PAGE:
Preschoolers use their senses and motor skills to explore the world and are highly curious about unfamiliar objects, events and phenomena. They solve simple problems with the "trial and error method and will practice an activity many times to master it. Their blossoming language skills prompt many "why," "what" and "how" questions.
They pretend more during play, using familiar objects and situations to process their daily experiences. The teachers like to think of the classroom space as a canvas for children's imaginations.
Physically, they explore all the ways to travel from here to there, including rolling, crawling, creeping, walking, running, jumping and climbing.
They are beginning to enjoy playing alongside other children and are laying the groundwork for reading and writing and math through real life experiences and classroom activities.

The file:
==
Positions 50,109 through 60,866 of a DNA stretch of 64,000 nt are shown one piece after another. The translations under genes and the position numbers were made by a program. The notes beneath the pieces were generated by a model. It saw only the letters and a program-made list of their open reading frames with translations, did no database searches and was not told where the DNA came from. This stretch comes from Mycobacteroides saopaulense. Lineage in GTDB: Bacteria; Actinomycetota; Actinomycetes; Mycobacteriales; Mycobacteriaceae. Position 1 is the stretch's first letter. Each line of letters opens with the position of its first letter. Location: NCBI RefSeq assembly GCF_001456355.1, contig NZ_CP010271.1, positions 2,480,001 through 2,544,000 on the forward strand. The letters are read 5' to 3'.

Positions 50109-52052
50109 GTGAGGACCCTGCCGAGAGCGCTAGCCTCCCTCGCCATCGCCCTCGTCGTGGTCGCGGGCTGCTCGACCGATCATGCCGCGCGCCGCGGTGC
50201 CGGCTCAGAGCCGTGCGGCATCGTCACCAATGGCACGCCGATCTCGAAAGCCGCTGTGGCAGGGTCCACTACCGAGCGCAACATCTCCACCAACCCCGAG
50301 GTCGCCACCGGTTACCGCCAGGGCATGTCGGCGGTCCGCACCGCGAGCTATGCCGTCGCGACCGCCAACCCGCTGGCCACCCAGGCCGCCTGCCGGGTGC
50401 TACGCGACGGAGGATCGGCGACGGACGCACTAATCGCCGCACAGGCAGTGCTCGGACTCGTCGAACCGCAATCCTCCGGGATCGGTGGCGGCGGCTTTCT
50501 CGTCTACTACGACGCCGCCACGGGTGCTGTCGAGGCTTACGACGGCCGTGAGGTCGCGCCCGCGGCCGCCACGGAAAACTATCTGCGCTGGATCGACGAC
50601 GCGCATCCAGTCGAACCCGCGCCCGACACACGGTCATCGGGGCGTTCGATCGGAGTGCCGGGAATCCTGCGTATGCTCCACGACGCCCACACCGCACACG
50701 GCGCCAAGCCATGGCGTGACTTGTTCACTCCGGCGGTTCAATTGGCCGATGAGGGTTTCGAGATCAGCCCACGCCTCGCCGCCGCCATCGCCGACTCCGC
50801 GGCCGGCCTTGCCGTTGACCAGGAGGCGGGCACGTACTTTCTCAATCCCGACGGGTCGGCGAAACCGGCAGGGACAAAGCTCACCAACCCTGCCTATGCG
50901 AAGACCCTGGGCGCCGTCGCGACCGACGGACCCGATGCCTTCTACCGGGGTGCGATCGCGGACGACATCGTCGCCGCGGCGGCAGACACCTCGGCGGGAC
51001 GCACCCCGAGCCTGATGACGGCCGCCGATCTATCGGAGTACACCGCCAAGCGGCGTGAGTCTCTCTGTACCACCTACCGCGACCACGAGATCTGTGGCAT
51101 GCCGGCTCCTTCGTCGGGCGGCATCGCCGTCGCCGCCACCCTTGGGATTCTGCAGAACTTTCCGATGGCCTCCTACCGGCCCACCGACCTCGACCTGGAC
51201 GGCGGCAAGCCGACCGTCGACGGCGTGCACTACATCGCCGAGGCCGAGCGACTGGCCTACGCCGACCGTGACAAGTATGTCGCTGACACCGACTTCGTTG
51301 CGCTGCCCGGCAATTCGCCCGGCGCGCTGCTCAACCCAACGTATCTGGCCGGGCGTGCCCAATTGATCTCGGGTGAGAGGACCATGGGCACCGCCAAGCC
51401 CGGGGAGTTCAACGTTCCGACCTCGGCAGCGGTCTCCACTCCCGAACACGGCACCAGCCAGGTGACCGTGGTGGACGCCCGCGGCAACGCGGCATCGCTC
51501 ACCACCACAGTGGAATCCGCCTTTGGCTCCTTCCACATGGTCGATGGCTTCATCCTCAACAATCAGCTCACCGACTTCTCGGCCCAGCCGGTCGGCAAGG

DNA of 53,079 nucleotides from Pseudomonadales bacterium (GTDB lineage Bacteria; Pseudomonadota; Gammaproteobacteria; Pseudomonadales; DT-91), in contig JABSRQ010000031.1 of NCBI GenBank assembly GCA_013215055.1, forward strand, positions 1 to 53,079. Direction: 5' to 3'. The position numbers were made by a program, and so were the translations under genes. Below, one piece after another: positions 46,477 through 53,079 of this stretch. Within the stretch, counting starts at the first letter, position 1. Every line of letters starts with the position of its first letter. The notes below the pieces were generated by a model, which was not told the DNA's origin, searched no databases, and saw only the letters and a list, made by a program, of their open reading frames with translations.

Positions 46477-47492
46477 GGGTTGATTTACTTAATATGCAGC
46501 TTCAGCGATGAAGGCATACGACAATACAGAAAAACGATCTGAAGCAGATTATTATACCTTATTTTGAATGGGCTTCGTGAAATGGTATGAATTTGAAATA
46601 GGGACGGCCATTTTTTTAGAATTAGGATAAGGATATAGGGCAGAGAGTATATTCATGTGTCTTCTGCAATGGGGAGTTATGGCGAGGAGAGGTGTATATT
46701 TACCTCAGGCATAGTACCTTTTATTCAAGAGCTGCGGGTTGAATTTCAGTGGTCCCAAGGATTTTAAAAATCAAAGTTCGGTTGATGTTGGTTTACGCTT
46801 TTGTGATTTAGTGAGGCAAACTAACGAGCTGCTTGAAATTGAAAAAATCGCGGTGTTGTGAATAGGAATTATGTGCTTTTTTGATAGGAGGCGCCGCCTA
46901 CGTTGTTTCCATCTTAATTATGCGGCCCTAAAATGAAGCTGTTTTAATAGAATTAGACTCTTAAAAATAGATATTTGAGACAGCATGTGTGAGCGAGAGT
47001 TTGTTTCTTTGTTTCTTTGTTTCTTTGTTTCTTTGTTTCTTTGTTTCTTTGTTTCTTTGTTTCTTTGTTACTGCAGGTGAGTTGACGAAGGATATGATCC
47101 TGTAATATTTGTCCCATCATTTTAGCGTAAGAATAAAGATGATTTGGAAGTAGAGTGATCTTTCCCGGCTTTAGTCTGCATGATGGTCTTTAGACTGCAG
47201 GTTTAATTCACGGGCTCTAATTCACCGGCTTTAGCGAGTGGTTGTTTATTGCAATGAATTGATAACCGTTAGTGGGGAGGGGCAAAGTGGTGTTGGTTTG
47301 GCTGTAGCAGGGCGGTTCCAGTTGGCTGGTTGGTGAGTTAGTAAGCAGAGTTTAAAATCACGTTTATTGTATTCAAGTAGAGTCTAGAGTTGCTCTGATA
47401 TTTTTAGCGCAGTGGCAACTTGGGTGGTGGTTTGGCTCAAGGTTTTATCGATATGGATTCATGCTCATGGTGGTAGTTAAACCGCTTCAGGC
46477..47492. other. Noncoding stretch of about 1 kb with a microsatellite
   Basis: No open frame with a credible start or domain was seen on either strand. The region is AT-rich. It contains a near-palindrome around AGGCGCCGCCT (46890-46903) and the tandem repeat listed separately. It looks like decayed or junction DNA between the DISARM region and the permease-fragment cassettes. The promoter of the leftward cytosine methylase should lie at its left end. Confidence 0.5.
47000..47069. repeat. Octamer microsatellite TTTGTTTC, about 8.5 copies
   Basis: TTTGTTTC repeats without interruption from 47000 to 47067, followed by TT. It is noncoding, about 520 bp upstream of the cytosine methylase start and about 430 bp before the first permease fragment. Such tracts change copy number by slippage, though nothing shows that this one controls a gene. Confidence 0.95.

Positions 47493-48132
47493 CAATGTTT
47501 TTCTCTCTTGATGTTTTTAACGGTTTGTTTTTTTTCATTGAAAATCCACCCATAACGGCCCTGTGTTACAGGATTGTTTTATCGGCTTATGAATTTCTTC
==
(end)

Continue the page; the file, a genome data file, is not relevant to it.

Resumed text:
They are also experiencing a whole new level and understanding of independence. They are working on understanding themselves as separate from other people, understanding their space in the world and how what they do affects things and people. Many of the objectives we have for preschoolers are made with an understanding of this developmental stage in mind.
There are many physical, language and cognitive skills preschoolers are discovering that they have and they are beginning to develop a sense of pride of mastery.
"A school needs to be a place for all children,
not based on the idea that they’re all the same, but that they’re all different." - Loris Malaguzzi, Founder of the Reggio Emilia approach